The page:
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Celtic & Balfolk festival: folk back on the big stage at Rotterdam's Doelen

Barcelona, the old medieval Barriò at midnight, in the square where King Ferdinand and Queen Isabella welcomed Columbus after his return from his travels to America. In the Netherlands at the time, it was Queen's Day 2010. Four generations of people were dancing to the cheerful notes of a clarinet, a whistle, a violin and a simple drum. Until the small hours, a crowd of 5- to 600 people went completely wild, dancing to this relatively simple folk.

Folk, wasn't that that stale music by and for alternates, wearers of goat wool socks and beards, guitar loosely in hand, Trappist beer within reach? Hadn't that already been moved to the museum of the outcast arts?

Yep, and in September 1982. Then, after the last folk festival held in the Netherlands, in the Rotterdam Doelen, folk was stored in the darkest depot of that museum. In the subsequent period, all sorts of clubs and venues that had folk on the programme disappeared: the Kulleke in Leek, 't Kontje van Hofwijck in Honselersdijk, the Matrix in Rotterdam, the Bolk in Delft - one after the other closed their doors. The why of this sudden turnaround remains a mystery. Was it the punk explosion of 1978, which tore apart the so optimistic worldview of the folk years (mid-50s to early 80s), in favour of the pessimism of perpetual unemployment? UB40 was already an omen, Joy Division completely slammed the door on more optimism. A curious contradiction, given that folk dates back to the mid-18th century, where it was mainly sung of poverty, lack of work, illness and woes - alongside, of course, the necessary portions of heartbreak. Folk then merged into world music, only to play a supporting role there for three decades.

Anyway, on Saturday 21 February, the Doelen is hosting its third Celtic & Balfolk Night already. Balfolk, that is dancing to ancient, mostly French dances that spread across Europe via classical music from the Renaissance and Baroque periods. The great Johann Sebastian Bach also wrote suites containing bourées, gigues, sarabandes and minuets. Exactly these types of dances have been brought back to their essence by Balfolk bands. As for previous editions, the programme management of the country's largest concert hall has managed to enlist bands from the French-Celtic cultural area. Not only for dancers, but also for listeners it is a party, the furious music of Didier Laloy and Bruno Le Tron on the diatonic accordion, the hypnotic repetitive music of the trio Ballsy Swing or the now exotic, then pure classical-looking dance music of the Naragonia Quartet. Cian Boom comes from the Poitou, near Brittany, the birthplace of the minuet. Not unimportant as the minuet has developed from folk dance to a full-fledged part of the classical 19th-century symphony that still features on the programmes of orchestras.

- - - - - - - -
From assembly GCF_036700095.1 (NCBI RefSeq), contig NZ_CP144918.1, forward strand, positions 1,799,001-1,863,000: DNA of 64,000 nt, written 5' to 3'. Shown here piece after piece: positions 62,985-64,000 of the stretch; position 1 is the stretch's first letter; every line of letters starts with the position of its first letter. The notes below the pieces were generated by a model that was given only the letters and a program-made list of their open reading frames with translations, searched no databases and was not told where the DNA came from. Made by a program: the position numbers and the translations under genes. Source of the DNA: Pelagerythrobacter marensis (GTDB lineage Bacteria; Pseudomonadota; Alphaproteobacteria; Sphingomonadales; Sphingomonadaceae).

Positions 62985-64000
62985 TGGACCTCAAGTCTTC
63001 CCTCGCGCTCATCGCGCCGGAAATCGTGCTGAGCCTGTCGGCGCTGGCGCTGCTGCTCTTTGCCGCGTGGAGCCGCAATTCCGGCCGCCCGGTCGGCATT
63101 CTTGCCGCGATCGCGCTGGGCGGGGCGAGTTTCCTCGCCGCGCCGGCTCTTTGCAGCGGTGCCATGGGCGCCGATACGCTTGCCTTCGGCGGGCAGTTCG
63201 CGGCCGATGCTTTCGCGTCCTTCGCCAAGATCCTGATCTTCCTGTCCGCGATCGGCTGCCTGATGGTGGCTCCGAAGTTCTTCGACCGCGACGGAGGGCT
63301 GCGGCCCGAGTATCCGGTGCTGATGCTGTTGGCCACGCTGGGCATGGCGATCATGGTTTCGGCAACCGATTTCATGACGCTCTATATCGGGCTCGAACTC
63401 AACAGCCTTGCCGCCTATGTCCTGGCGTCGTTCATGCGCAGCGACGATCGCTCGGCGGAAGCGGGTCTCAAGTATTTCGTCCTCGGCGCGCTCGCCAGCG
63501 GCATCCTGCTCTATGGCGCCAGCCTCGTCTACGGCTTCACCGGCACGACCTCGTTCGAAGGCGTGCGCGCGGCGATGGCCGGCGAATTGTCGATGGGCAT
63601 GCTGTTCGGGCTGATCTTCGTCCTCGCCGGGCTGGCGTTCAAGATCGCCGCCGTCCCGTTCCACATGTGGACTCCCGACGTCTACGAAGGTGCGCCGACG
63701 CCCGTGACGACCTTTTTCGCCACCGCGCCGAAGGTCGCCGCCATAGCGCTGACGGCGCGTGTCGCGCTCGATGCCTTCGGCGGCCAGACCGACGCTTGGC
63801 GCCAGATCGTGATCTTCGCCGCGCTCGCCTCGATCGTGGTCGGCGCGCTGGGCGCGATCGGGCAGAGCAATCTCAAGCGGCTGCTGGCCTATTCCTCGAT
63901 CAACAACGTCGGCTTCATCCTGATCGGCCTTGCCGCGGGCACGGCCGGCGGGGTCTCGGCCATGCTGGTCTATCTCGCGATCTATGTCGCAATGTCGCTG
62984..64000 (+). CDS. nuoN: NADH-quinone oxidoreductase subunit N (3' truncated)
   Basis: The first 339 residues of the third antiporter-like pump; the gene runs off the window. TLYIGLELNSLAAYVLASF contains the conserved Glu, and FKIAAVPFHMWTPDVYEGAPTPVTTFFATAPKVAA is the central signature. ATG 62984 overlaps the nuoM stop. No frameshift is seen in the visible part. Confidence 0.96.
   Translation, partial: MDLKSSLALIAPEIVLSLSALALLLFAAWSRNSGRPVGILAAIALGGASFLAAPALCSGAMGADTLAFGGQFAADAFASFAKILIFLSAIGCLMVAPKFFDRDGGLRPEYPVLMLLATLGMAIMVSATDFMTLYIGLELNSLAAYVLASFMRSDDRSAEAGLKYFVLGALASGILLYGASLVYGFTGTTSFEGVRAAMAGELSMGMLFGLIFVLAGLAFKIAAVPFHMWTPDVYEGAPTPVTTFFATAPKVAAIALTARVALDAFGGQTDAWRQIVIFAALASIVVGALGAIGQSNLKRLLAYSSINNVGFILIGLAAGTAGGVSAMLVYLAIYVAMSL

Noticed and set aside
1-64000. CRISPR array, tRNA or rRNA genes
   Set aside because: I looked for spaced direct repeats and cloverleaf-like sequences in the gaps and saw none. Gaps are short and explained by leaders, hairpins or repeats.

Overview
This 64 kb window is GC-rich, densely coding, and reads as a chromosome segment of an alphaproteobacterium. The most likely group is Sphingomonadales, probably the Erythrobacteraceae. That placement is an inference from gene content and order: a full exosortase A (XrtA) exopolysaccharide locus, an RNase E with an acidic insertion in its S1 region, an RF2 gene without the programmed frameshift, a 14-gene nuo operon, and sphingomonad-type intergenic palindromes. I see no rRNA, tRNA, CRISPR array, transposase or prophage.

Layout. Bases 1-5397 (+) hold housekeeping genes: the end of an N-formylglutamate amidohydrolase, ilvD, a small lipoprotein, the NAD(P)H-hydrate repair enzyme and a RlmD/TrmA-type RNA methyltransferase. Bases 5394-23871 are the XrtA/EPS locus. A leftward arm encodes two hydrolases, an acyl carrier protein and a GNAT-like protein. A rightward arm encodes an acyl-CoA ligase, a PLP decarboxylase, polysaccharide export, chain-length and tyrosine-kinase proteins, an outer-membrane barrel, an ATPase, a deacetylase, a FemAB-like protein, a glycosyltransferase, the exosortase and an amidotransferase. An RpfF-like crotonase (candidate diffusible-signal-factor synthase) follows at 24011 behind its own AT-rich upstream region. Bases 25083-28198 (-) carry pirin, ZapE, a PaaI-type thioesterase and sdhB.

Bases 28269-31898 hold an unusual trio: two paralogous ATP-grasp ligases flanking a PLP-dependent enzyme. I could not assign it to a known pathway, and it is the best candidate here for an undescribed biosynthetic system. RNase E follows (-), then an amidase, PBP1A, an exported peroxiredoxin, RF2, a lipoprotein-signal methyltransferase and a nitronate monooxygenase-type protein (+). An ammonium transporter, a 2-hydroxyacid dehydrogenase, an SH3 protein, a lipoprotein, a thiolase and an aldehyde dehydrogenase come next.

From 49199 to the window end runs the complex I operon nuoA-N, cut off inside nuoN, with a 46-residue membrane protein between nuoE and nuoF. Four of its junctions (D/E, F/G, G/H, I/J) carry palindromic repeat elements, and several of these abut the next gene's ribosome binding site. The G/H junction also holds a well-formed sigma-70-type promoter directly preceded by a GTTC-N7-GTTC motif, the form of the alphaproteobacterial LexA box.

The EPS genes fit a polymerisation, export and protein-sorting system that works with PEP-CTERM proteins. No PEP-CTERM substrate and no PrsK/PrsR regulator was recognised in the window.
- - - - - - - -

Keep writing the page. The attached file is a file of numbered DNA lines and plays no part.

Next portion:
The festival formula has expanded a little further, offering not only Balfolk workshops but also Ceilidh dancing. This Scottish communal dance is as alive as anything, it may just happen that in a restaurant in the heart of Edinburgh the tables and chairs move aside and a 'caller', a kind of dance master, conducts and turns things upside down. Gary Sutherland leads the ball with his Ceilidh Band - perhaps a bit corny in our eyes but beware, ceilidh is taken extremely seriously in Scotland. Irish dance also comes up again, although like ceilidh, it is a bit of a sidetrack compared to Balfolk.

The pure listener will also find plenty to enjoy, with one of the greatest imaginable signposts in folk and folk rock. Steeleye Span has been around since 1969, with Maddy Prior still in the frontline. Hits like 'Gaudete' and 'All Around My Hat' took folk from the pub to the big concert stage. Award-winning Irish singer Méav does what Irish people love to do: hang out against the sweet and sentimental and get away with it. Besides big names, there is also room for local music and new discoveries. Red Herring is from Rotterdam and plays a mix of bluegrass, country and other Americana. British Georgie Ruth is a big unknown; she made a big impression in 2013 with her CD debut.

Folk is now what it was then: small-scale. The reasons why the breadth of folk has returned to prominence in programming are many. Programmer Hans de Lange of de Doelen points to the film industry, among others, as the cause. Besides the music of The Lord of the Rings, in which composer Howard Shore gave ample space to Celtic folk, he also sees the political developments of the last decade as an underlying reason.

Big names like Moya Brennan, and the Dubliners have been around, but in this day and age, interest in more exotic forms of world music is waning. You can no longer come up with Arabic or Moroccan music without seeing trouble looming. Besides: "the musicians of today's folk generation have become so darn good". Last year's performance by French band Malicorne, surely for many an icon from folk's glory years, went through on two wheels. It was just not good enough anymore, where the youngsters - now often conservatory-trained - were playing the stars from heaven. De Lange also wants to shape the connection with classical music more, but that will be for next year's edition. The obvious option is to give a composer ample space for branles, minuets and gigues, to be played by an orchestra in front of a dancing audience.

Good to know
Saturday 21 February, Rotterdam, de Doelen. In different venues: Celtic & Balfok Festival; workshops, concerts, dance party. Among others: Steeleye Span, Méav, Ialma, Gary Sutherland Ceilidh Band, Didier Laloy & Bruno Le Tron. Opening hours: 14:00


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